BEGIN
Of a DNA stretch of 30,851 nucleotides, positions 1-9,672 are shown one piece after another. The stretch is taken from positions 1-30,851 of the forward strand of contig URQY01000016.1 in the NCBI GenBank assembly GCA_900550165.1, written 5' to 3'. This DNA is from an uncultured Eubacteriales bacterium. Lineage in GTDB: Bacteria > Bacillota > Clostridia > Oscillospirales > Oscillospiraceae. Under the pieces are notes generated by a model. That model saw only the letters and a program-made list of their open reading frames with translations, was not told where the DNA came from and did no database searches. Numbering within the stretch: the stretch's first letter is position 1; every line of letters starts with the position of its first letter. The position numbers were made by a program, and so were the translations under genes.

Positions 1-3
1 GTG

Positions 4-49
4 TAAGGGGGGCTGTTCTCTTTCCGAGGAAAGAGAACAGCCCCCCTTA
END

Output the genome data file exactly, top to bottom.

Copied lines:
Of a DNA stretch of 30,851 nucleotides, positions 1-9,672 are shown one piece after another. The stretch is taken from positions 1-30,851 of the forward strand of contig URQY01000016.1 in the NCBI GenBank assembly GCA_900550165.1, written 5' to 3'. This DNA is from an uncultured Eubacteriales bacterium. Lineage in GTDB: Bacteria > Bacillota > Clostridia > Oscillospirales > Oscillospiraceae. Under the pieces are notes generated by a model. That model saw only the letters and a program-made list of their open reading frames with translations, was not told where the DNA came from and did no database searches. Numbering within the stretch: the stretch's first letter is position 1; every line of letters starts with the position of its first letter. The position numbers were made by a program, and so were the translations under genes.

Positions 1-3
1 GTG

Positions 4-49
4 TAAGGGGGGCTGTTCTCTTTCCGAGGAAAGAGAACAGCCCCCCTTA